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  22. A very clear way to explain how to reveal character. Loved the post and am very interested in your book.

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    1. Thank you so very much! I hope you will let me know what you think of The Circle!

      Cindy

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  23. Thank you both for sharing the tip :D Loved it. <3 Seems like an amazing book too. Thank you for letting me know about it :)
    Thank you for commenting on my WoW last week. <3
    Love, Carina @ Carina's Books

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  24. Great tip. Since I've read The Circle and reviewed on my website I can say she did a great job developing her characters. It's a great adventure and I'm looking forward to read her second book!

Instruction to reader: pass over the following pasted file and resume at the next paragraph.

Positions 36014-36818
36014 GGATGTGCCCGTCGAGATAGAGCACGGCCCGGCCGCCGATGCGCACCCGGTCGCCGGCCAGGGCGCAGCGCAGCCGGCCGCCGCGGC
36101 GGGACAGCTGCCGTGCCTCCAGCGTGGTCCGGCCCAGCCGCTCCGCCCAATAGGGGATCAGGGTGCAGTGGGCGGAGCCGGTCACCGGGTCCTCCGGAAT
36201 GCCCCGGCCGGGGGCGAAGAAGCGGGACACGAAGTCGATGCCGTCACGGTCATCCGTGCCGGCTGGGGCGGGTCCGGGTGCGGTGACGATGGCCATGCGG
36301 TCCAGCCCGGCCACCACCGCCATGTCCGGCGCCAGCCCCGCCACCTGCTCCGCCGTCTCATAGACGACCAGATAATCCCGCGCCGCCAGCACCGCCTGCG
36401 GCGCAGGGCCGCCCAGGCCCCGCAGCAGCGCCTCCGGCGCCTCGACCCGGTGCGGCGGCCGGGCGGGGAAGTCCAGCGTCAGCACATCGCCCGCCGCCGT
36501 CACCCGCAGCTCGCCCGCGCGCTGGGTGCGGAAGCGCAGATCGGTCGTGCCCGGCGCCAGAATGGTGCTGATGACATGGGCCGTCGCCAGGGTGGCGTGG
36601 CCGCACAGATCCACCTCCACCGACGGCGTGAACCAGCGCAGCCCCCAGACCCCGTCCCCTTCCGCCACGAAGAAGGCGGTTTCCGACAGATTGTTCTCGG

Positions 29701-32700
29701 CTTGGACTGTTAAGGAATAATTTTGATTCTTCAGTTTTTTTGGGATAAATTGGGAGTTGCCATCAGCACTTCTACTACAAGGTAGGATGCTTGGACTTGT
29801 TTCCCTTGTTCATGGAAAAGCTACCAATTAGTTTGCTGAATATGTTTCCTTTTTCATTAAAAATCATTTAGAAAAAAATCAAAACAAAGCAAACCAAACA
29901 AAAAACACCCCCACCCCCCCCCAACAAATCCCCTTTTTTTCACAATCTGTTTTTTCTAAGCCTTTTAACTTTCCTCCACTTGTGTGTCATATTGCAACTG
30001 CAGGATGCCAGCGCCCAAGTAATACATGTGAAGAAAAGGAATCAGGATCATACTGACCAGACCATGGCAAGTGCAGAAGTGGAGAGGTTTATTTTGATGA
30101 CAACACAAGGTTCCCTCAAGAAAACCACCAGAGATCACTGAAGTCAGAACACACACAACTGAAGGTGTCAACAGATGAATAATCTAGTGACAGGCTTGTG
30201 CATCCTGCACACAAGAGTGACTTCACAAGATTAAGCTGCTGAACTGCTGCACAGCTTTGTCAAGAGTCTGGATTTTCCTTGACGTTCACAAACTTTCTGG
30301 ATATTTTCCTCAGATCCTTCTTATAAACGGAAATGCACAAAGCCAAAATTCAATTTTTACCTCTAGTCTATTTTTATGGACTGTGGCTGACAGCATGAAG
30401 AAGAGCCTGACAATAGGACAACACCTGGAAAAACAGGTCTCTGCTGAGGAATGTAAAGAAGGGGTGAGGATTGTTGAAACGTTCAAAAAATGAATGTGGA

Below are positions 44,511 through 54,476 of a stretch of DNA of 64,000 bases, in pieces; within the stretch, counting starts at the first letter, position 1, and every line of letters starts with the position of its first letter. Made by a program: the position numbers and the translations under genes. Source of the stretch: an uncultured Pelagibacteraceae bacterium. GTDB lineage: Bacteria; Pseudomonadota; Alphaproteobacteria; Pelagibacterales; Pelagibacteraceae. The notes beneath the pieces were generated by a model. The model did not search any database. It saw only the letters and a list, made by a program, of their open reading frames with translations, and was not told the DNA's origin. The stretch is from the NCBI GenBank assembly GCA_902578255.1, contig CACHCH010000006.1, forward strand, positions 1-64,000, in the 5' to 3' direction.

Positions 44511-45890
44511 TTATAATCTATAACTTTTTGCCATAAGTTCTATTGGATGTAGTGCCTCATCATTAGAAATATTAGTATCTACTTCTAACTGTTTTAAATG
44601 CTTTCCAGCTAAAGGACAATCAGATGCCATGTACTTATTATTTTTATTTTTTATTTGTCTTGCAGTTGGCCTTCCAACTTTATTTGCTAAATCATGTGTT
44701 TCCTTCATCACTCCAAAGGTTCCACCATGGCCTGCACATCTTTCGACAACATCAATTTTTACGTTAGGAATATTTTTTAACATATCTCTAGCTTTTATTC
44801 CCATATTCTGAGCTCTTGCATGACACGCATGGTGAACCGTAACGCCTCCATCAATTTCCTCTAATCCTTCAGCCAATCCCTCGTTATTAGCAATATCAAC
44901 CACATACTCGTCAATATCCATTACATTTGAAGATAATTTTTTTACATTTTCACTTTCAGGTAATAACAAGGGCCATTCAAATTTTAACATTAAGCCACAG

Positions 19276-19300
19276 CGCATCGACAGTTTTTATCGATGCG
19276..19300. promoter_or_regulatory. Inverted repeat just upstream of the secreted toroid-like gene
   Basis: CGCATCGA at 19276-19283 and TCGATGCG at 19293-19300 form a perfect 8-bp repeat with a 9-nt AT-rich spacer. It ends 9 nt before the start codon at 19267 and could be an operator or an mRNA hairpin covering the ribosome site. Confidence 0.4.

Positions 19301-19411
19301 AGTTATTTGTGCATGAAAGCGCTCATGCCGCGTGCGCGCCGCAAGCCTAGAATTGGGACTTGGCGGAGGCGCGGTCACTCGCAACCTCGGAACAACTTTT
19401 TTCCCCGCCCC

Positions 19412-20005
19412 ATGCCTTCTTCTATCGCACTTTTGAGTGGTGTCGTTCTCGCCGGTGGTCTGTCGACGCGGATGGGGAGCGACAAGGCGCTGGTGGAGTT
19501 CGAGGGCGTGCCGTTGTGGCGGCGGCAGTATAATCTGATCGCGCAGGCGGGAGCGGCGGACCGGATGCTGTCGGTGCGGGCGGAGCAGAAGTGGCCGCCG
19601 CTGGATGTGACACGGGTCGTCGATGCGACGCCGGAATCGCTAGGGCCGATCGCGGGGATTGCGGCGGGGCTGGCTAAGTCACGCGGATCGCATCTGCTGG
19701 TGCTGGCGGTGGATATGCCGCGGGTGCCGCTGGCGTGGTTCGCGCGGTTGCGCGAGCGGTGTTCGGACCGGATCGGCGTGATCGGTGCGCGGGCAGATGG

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  25. I loved your comment about getting reader feedback about your characters--you have obviously made your readers care deeply. I hope to win a copy of The Circle. Thank you!

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  26. Great tip. I love the cover of the book. My TBR list is overwhelming right now, so please don't enter me in the drawing, but I wanted to thank you for the post.

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    1. Hi Rosi,

      Thank you! I think the cover artist did an amazing job for The Circle.

      Best wishes,
      Cindy

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  27. Thank you for sharing your experience with character development. I would like to read The Circle and will Tweet this post.

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    1. Thanks, Manju! I hope you will let me know what you think about The Circle.

      Cindy